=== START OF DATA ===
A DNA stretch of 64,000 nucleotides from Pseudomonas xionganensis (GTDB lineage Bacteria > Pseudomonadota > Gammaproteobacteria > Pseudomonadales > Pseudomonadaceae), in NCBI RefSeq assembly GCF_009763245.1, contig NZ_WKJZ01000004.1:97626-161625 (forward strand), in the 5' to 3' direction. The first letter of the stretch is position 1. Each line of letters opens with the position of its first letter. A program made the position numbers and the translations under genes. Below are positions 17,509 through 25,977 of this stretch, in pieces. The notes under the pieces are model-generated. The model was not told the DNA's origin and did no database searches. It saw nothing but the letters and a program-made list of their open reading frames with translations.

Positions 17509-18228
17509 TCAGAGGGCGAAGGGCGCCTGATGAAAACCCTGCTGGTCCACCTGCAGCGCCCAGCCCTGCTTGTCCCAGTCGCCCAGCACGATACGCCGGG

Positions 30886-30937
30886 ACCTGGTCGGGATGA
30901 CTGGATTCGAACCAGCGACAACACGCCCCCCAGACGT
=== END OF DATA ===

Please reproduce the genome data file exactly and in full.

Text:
A DNA stretch of 64,000 nucleotides from Pseudomonas xionganensis (GTDB lineage Bacteria > Pseudomonadota > Gammaproteobacteria > Pseudomonadales > Pseudomonadaceae), in NCBI RefSeq assembly GCF_009763245.1, contig NZ_WKJZ01000004.1:97626-161625 (forward strand), in the 5' to 3' direction. The first letter of the stretch is position 1. Each line of letters opens with the position of its first letter. A program made the position numbers and the translations under genes. Below are positions 17,509 through 25,977 of this stretch, in pieces. The notes under the pieces are model-generated. The model was not told the DNA's origin and did no database searches. It saw nothing but the letters and a program-made list of their open reading frames with translations.

Positions 17509-18228
17509 TCAGAGGGCGAAGGGCGCCTGATGAAAACCCTGCTGGTCCACCTGCAGCGCCCAGCCCTGCTTGTCCCAGTCGCCCAGCACGATACGCCGGG

Positions 30886-30937
30886 ACCTGGTCGGGATGA
30901 CTGGATTCGAACCAGCGACAACACGCCCCCCAGACGT